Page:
Sunday, January 9, 2011

The Wisdom of Catechists

Yesterday at my parish, we had a morning-long meeting.  About 25 of us were present - for a time of prayer and sharing. It was a time to bring catechists from both the Spanish-speaking and English-speaking cultures together -  most present preferred to speak Spanish at their tables, but there were two tables of us consisting of bilingual Hispanics and some Anglos.  It was truly a case of discerning the wisdom of the community - and there was a surprising amount of agreement.

After some quiet personal reflection on how well we were doing with such things as understanding, living and sharing the faith and listening to our students, we were asked to engage in small group process on two questions:  "What do you need to work on?" and "What do you need?"

For the first question, the two goals named most often were obtaining a better knowledge of the faith and learning who our students are as young Hispanics living in the American culture. Scripture study and a better knowledge of the Catechism were named for the first. On the second point, we named a real need to listen, to explore and to understand the variations among our students (Spanish-speaking at home or not, born here or not, first or second generation here, etc.) We agreed that most of our students prefer Spanish Mass and when they know their prayers it is more often in Spanish, even when students are fluent in English. The difficulties they described pretty much can be summarized simply: not all students in their classrooms participate in the two cultures in quite the same way. Several of the Hispanic catchists very eloquently named that it was important to show teens that faith is not just fiction.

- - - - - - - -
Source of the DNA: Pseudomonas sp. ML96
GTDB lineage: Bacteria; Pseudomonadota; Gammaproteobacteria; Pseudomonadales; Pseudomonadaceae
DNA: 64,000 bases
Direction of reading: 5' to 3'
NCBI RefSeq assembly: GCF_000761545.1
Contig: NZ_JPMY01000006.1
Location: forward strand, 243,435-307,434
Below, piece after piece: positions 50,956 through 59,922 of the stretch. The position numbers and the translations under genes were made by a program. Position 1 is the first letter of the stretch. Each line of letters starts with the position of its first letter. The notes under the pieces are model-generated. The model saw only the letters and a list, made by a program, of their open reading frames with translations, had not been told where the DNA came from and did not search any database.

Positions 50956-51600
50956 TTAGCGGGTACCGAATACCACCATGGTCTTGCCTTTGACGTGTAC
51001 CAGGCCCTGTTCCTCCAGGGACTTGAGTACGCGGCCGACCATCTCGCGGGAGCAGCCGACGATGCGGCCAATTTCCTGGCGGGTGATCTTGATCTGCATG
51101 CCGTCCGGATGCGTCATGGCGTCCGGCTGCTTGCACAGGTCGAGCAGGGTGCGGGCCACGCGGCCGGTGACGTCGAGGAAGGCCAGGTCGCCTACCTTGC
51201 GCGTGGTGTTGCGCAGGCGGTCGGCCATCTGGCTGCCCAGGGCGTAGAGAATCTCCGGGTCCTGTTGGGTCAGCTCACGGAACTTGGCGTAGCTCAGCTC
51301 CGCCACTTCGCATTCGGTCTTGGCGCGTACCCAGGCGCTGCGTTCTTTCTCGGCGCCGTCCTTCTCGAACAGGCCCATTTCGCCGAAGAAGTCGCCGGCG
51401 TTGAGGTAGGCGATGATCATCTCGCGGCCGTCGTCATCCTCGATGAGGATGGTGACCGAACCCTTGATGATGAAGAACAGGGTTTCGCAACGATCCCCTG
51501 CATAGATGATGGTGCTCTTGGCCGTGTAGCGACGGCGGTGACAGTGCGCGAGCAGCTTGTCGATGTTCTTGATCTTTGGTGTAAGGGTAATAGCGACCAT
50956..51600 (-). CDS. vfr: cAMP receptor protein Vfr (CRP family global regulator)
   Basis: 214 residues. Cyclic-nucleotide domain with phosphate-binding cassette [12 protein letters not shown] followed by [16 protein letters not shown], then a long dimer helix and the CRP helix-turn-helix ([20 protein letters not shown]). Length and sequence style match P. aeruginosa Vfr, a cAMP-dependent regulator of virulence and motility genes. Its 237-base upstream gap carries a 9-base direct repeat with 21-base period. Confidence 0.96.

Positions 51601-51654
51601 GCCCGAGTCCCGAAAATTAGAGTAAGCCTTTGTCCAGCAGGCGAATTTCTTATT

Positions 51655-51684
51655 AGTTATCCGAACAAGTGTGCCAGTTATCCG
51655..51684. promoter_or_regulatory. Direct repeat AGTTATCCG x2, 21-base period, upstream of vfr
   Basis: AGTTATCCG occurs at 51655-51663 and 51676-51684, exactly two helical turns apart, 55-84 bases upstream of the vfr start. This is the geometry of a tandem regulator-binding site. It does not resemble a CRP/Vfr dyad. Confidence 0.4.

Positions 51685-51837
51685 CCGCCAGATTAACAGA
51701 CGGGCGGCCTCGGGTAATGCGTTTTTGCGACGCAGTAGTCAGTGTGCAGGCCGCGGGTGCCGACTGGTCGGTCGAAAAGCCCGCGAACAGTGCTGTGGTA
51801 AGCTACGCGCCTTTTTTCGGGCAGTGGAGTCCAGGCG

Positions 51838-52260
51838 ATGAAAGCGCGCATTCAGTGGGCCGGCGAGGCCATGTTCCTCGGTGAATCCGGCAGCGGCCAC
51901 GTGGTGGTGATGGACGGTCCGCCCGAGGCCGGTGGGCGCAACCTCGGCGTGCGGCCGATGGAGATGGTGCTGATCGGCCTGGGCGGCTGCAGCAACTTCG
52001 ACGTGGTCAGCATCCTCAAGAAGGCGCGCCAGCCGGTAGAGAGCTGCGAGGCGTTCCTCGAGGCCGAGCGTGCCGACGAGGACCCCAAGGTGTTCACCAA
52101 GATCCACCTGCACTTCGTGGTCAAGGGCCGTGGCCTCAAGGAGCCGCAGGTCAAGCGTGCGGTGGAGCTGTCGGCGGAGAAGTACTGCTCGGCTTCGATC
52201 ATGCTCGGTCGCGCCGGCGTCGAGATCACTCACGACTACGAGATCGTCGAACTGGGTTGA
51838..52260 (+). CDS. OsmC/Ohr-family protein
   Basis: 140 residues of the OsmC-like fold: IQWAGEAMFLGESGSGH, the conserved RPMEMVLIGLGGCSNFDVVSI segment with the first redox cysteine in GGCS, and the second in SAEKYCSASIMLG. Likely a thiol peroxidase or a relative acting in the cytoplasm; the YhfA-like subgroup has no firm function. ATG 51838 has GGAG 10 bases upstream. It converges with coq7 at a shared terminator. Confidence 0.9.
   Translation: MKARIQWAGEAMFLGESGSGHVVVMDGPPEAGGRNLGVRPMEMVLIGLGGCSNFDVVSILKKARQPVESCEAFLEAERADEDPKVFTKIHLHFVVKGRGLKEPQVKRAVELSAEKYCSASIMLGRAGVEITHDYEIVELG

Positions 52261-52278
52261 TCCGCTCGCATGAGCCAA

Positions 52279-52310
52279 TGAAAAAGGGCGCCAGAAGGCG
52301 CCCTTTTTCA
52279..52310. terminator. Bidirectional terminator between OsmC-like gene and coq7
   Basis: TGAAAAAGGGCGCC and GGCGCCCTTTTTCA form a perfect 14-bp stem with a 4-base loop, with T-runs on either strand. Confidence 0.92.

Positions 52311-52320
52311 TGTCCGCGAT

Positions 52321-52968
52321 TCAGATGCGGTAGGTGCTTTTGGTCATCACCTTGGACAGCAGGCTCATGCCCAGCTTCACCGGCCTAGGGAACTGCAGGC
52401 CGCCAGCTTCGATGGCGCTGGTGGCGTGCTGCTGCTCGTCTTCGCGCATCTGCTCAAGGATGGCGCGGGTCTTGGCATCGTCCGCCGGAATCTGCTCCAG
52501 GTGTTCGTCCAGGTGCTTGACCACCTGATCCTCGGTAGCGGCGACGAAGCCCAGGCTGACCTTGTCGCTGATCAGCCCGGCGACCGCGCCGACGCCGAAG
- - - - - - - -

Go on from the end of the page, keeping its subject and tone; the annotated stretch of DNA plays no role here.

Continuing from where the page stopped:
As to the second area - what they need, catechists asked for Bible study, formation, parent meetings and parent formation or more closely mandated parent contact with the catechists. It was suggested that perhaps we have a parent conference night when catechists can interact with the parents. There was an energetic discussion of the failure of parents to assist catechists - and the prevalent attitude that parents seem to have that they are relying on the religious education program to form their children in faith - while most families fail to practice that faith, do not go to Mass, or teach children the prayers they should know. The consensus was strongly that more parental involvement on all fronts is needed - and that perhaps more contact with parents or parent formation would help.

Strange, but this sounds a great deal like what parish directors of religious education (a group I am normally  with on a more regular basis through regional cluster meetings)  name whenever they are asked what they need: formation for themselves, and strategies for more catechist and parent formation.

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